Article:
Non-objective laws such as hate crimes inevitably lead to lead to repression and tyranny. From Jonathan Turley at jonathanturley.org:
We have previously discussed the alarming rollback on free speech rights in the West, particularly in France (here and here and hereand here and here and hereand here). A teenager has sparked a national debate about blasphemy in France after an Instagram post calling Islam a “religion of hate”. Indeed, France has emerged as one of the greatest threats to free speech in the Westand we continue to face calls for European-style speech crimes, including calls by its President on the floor of the House of Representatives. Now a teenager in France has triggered a debateover its plunge into speech crimes and regulation after characterizing Islam as “a religion of hate.” She can now be criminally investigated for hate speech under the notorious French speech law.
On a January 18th live broadcast on her Instagram account, Mila, 16, was called a “dirty lesbian” by a Muslim commenter. She responded by saying “I hate religion. The Koran is a religion of hate” and using vulgarity against the religion. She added “I am not racist. You cannot be racist towards a religion. I said what I thought, you’re not going to make me regret it.”
The fall of the Berlin Wall and subsequent dissolution of the Soviet Union turned out not to be hugely positive for the US, as so many US policymakers thought it would be at the time. From Andrew Bacevich at consortiumnews.com:
Andrew Bacevich highlights some of the world-shaping developments that Washington policy elites overlooked back in 1989, when the U.S. was intoxicated by a belief in its own omnipotence.
President George H.W. Bush “jamming” with campaign strategist Lee Atwater during inaugural festivities on Jan. 21, 1989.
Thirty years ago this month, President George H.W. Bush appeared before a joint session of Congress to deliver his first State of the Union Address, the first post-Cold War observance of this annual ritual. Just weeks before, the Berlin Wall had fallen. That event, the president declared, “marks the beginning of a new era in the world’s affairs.” The Cold War, that “long twilight struggle” (as President John F. Kennedy so famously described it), had just come to an abrupt end. A new day was dawning. Bush seized the opportunity to explain just what that dawning signified.
“There are singular moments in history, dates that divide all that goes before from all that comes after,” the president said. The end of World War II had been just such a moment. In the decades that followed, 1945 provided “the common frame of reference, the compass points of the postwar era we’ve relied upon to understand ourselves.” Yet the hopeful developments of the year just concluded — Bush referred to them collectively as “the Revolution of ’89” — had initiated “a new era in the world’s affairs.”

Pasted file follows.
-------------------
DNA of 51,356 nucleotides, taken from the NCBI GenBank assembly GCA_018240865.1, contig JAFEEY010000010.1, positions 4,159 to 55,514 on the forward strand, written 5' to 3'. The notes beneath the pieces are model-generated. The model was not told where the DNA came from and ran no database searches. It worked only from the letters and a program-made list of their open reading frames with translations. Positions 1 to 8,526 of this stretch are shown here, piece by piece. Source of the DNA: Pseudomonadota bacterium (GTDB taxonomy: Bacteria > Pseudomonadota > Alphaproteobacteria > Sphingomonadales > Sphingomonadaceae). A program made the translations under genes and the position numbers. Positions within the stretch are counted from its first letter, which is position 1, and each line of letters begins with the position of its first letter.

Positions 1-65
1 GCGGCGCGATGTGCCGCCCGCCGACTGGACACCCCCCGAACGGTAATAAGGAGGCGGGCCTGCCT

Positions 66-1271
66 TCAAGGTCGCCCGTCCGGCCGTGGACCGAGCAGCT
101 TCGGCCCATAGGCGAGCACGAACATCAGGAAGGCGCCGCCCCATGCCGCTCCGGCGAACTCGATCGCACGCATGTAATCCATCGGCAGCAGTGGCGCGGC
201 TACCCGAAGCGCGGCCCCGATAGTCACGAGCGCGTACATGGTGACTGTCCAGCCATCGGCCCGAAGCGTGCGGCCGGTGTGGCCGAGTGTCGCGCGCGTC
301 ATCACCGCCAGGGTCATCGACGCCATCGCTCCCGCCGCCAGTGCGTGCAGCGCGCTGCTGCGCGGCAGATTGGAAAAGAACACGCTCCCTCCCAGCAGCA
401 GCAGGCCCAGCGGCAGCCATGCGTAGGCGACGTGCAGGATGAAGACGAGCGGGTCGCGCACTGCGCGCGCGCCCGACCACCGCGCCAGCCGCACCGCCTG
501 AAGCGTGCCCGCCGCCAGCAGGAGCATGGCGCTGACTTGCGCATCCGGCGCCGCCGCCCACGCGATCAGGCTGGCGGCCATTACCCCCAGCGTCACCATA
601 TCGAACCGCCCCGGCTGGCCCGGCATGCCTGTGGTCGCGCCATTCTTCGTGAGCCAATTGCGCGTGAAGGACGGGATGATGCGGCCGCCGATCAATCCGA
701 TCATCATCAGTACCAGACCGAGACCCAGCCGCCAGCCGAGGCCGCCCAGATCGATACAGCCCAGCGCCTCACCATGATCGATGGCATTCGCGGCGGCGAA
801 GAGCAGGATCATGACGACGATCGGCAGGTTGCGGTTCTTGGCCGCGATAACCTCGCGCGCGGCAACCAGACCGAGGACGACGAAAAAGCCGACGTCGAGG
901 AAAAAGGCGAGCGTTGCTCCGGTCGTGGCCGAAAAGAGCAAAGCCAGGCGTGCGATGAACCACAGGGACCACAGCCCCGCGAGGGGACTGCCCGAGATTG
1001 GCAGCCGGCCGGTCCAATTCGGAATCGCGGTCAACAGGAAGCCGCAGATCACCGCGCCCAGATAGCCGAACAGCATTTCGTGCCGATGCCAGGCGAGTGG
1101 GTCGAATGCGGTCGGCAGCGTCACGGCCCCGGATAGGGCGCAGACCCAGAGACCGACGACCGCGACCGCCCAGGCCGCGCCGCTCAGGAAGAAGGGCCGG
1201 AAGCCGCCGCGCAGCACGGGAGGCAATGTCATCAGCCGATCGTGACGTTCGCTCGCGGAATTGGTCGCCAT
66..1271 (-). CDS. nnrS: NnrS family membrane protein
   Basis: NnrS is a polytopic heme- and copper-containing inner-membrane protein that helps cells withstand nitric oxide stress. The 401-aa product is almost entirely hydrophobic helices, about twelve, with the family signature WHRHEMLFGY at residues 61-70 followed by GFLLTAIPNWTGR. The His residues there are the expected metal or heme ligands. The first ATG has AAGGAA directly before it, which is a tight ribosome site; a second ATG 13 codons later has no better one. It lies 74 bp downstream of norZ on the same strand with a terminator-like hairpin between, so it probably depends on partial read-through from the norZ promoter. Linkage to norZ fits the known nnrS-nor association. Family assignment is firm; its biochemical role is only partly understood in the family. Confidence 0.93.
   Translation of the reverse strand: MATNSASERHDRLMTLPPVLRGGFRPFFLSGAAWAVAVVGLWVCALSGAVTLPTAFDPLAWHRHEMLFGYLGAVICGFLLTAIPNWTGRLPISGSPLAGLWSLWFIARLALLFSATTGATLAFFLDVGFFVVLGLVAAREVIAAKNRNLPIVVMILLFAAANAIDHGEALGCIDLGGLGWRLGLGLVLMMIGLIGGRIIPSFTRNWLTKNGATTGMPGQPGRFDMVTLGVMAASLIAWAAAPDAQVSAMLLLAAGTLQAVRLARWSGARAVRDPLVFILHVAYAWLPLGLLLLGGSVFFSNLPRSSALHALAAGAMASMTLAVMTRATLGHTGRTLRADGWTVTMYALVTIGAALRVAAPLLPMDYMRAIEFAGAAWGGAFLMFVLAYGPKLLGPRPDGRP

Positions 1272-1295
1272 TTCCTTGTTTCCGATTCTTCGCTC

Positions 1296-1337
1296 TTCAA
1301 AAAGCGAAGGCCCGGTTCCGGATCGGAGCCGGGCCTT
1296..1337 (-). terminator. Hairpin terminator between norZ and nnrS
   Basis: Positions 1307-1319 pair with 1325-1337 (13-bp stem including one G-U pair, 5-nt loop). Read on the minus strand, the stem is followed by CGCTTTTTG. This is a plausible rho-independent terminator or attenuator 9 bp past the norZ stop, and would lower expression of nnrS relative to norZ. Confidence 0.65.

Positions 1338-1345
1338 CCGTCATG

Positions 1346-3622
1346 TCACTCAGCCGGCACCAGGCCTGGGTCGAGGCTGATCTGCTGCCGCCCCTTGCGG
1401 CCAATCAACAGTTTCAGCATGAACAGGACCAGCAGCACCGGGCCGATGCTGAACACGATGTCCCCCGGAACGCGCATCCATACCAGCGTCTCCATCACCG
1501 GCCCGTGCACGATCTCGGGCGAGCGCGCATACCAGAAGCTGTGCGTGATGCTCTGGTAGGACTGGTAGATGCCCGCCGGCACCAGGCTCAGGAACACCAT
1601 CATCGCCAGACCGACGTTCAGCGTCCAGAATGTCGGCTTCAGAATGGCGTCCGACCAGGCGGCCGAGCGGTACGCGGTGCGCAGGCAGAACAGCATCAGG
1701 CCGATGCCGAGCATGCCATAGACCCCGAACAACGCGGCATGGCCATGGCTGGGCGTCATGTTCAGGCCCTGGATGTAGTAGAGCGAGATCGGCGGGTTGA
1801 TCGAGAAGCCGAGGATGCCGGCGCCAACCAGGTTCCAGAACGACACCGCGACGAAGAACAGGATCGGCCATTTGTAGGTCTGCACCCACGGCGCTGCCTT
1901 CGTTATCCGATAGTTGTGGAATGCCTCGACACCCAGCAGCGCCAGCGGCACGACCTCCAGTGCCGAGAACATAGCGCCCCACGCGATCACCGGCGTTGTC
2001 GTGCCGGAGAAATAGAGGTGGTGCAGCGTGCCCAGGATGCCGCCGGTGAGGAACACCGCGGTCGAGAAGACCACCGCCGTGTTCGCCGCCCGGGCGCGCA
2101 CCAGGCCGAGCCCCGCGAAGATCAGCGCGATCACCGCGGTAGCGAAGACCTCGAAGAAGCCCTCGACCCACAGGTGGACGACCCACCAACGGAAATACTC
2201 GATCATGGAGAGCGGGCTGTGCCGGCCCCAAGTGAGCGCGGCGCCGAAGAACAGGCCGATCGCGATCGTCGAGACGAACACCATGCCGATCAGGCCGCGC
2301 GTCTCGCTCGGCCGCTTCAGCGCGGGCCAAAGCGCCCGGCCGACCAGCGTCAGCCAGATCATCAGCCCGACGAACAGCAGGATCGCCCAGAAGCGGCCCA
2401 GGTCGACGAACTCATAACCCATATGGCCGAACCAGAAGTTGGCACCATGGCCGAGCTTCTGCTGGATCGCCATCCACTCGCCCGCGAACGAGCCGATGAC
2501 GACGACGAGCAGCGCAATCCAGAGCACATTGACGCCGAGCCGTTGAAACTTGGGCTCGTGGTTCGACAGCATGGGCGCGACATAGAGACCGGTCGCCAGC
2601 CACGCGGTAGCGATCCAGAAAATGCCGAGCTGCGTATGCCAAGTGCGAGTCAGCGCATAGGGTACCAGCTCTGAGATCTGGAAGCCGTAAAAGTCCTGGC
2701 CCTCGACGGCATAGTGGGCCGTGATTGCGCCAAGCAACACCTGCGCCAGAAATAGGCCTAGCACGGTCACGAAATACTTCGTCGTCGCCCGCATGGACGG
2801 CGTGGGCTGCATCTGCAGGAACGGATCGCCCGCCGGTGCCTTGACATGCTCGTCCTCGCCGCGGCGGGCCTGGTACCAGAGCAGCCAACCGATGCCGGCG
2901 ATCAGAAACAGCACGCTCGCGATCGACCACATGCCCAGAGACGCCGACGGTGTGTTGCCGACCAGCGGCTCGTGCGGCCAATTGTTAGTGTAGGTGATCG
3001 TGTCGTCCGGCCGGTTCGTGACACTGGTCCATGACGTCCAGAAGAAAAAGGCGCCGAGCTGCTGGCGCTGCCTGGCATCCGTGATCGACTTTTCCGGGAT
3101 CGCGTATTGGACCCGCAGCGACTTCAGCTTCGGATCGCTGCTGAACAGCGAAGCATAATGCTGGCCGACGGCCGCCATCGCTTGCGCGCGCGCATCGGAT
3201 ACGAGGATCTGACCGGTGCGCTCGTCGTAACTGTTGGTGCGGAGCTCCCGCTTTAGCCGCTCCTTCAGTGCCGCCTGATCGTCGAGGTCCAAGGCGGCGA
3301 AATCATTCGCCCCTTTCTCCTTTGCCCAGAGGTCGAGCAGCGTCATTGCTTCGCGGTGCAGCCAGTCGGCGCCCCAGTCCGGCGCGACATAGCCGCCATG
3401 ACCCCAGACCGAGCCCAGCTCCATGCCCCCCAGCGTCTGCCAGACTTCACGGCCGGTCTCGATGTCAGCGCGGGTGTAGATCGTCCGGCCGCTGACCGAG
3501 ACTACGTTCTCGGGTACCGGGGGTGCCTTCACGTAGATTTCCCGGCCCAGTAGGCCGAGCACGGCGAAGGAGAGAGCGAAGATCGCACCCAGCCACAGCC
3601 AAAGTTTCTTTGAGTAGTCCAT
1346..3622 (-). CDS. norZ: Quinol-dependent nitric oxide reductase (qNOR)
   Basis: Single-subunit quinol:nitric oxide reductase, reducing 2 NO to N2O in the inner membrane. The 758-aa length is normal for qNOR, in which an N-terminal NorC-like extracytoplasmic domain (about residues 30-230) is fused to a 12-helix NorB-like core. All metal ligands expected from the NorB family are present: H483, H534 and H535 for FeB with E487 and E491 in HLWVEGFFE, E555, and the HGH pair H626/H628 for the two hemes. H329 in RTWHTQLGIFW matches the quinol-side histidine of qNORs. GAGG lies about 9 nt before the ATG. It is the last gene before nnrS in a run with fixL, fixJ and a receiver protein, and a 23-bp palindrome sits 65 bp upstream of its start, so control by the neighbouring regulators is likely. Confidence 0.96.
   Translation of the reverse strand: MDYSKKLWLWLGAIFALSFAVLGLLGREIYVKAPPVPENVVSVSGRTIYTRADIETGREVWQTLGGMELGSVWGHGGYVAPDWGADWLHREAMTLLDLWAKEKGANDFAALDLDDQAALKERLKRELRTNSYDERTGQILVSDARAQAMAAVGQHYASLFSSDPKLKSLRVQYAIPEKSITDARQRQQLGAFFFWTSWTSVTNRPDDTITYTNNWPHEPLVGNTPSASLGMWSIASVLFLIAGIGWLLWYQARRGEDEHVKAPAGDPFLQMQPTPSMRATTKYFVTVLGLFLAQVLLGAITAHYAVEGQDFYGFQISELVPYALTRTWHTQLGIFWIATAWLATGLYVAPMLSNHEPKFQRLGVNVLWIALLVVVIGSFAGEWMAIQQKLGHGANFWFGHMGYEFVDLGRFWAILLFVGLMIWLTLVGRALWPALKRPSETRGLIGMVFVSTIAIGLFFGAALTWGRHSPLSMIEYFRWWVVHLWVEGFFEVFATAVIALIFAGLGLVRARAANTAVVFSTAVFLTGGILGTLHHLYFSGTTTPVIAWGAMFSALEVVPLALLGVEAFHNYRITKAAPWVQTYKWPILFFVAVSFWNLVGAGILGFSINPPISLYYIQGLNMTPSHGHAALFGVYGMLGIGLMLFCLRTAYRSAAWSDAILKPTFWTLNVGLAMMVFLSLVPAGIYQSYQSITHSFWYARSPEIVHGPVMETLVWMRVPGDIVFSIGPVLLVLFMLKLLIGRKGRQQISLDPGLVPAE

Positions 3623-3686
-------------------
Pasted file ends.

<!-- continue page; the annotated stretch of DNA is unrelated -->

Posted in Foreign Policy, Geopolitics, Governments, History, Imperialism, Military, War
Tagged China, Europe, George H.W. Bush, Islam, Soviet Union
There are things that cannot be publicly discussed in France, notably criticism of Islam. From Guy Millière at gatestoneinstitute.org:
- Defending someone who is accused of being a “racist” implies the risk of being accused of being a “racist” too. Intellectual terror reigns in France.
- France is moving from a “muzzled press to a muzzling press that destroys free speech”. — Alain Finkielkraut, writer and philosopher.
- Writers other than Éric Zemmour have been hauled into court and totally excluded from all media, simply for describing reality.
- In a society where freedom of speech exists, it would be possible to discuss the use of these statements, but in France today, freedom of speech has been almost completely destroyed.
- Soon in France, no one will dare to say that any attack openly inspired by Islam has any connection with Islam.
|(Images source: iStock)
On September 28, a “Convention of the Right” took place in Paris, organized by Marion Marechal, a former member of French parliament and now director of France’s Institute of Social, Economic and Political Sciences. The purpose of the convention was to unite France’s right-wing political factions. In a keynote speech, the journalist Éric Zemmour harshly criticized Islam and the Islamization of France. He described the country’s “no-go zones” (Zones Urbaines Sensibles; Sensitive Urban Zones) as “foreign enclaves” in French territory and depicted, as a process of “colonization”, the growing presence in France of Muslims who do not integrate.
The stunt is self-evidently brilliant. The article is a long-winded analysis, which is like analyzing a joke, but SLL does it best to publicize and encourage all such subversion. From Alaa Al-Ameri at spiked-online.com:
Posters bearing that message have appeared in a town in Massachusetts. No one knows how to react.